Vitex More Effective Than Pyridoxine in PMS

Good clinical evidence bears out the strong traditional reputation of chaste tree fruits (Vitex agnus-castus L., Verbenaceae) in the treatment of menstrual abnormalities, premenstrual syndrome (PMS), menopausal complaints, and even infertility. Recently, a team of German investigators conducted a controlled, double-blind study to evaluate the efficacy and safety of a Vitex capsule formulation (Agnolyt(R), Madaus AG, Cologne, Germany) compared to pyridoxine (vitamin B6) in 175 women with PMS. Pyridoxine was chosen for purposes of comparison because earlier research indicates that it can be effective in alleviating symptoms of PMS, which may include nervousness, irritability, depression, bloating, breast tenderness, weight gain, and skin and digestive problems.

The 175 women were randomized to receive daily treatment with one capsule containing 3.5 to 4.2 mg dried Vitex extract (9.58-11.5:1) plus one placebo capsule (n=90) or two 100 mg capsules of pyridoxine (n=85). Duration of treatment was three menstrual cycles. Therapeutic response was assessed with the premenstrual tension syndrome (PMTS) scale, recording of six typical PMS complaints, and the clinical global impression (CGI) scale. Treatment efficacy was assessed by both patients and physicians. At the end of the trial, 127 subjects were eligible for inclusion in the efficacy analysis; all 175 were included in the safety analysis.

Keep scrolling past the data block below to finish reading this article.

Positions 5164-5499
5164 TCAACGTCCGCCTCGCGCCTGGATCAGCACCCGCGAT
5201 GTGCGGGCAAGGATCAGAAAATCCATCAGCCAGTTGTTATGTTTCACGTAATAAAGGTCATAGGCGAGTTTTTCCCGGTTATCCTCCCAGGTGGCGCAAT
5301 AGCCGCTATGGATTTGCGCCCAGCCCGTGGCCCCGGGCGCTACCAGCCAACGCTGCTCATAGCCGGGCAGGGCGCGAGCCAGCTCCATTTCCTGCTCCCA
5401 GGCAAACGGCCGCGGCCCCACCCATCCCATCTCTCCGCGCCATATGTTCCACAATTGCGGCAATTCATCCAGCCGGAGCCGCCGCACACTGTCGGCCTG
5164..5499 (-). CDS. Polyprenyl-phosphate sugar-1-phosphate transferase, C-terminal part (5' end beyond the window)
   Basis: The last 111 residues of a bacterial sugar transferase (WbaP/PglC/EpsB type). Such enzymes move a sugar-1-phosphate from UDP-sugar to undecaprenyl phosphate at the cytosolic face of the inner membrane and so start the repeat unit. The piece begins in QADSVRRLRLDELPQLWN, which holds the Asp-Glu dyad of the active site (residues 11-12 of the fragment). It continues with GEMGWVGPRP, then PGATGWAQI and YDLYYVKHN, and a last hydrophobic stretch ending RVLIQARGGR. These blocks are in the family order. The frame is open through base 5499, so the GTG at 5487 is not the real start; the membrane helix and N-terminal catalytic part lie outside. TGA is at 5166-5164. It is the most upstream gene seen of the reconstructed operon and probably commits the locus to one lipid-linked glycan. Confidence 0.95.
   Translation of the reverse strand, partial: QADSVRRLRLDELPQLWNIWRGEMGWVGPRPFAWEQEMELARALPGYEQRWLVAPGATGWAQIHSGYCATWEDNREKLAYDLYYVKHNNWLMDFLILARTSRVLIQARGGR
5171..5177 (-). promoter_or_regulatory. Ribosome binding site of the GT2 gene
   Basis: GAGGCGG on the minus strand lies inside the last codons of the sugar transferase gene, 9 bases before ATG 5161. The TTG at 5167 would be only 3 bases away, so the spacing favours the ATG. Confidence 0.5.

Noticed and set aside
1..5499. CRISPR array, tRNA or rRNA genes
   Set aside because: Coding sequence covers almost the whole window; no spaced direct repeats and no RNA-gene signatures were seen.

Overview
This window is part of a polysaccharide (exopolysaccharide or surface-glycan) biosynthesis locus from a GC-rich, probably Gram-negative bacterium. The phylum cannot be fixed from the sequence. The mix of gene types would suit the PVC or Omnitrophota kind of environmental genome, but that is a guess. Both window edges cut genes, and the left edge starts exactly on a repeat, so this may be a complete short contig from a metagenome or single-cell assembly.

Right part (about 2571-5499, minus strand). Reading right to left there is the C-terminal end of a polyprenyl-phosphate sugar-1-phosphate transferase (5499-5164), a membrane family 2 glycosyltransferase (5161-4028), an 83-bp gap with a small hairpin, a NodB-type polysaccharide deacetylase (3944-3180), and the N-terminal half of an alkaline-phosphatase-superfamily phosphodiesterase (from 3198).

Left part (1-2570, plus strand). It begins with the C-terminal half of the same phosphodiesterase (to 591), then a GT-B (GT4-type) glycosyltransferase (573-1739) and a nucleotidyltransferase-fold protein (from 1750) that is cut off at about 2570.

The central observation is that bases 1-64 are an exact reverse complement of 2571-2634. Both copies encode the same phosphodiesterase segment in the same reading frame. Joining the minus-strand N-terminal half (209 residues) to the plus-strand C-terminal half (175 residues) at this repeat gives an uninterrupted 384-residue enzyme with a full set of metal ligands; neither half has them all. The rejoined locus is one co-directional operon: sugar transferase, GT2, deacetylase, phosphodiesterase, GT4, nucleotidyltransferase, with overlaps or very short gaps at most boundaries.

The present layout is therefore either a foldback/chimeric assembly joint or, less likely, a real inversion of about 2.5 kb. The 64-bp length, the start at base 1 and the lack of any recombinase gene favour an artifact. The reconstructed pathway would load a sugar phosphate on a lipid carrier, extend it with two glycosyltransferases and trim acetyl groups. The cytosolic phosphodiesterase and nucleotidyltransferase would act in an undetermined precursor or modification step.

In comparison with pyridoxine, Vitex was associated with "a considerably more marked alleviation of typical PMTS complaints, such as breast tenderness, edema, inner tension, headache, constipation, and depression." Overall, 77.1 percent of subjects taking Vitex reported improvements, compared to 60.6 percent of those in the pyridoxine group. With regard to physician assessments, 80 percent felt that both treatments provided "adequate" efficacy. However, 24.5 percent rated Vitex treatment as "excellent," compared to only 12.1 percent with pyridoxine.

Side effects were reported by five women in the pyridoxine group and 12 in the Vitex group, including headache, gastrointestinal and lower abdominal complaints, and skin problems. No serious adverse events were seen. Although women wishing to conceive were excluded at the beginning of the study, five women taking Vitex became pregnant during the course of the trial.

[Lauritzen, C., H.D. Reuter, R. Repges, K.-J. Bohnert, U. Schmidt. 1997. Treatment of premenstrual tension syndrome with Vitex agnus-castus. Controlled, double-blind study versus pyridoxine. Phytomedicine, Vol. 4, No. 3, 183-189.]

American Botanical Council.


By Evelyn Leigh

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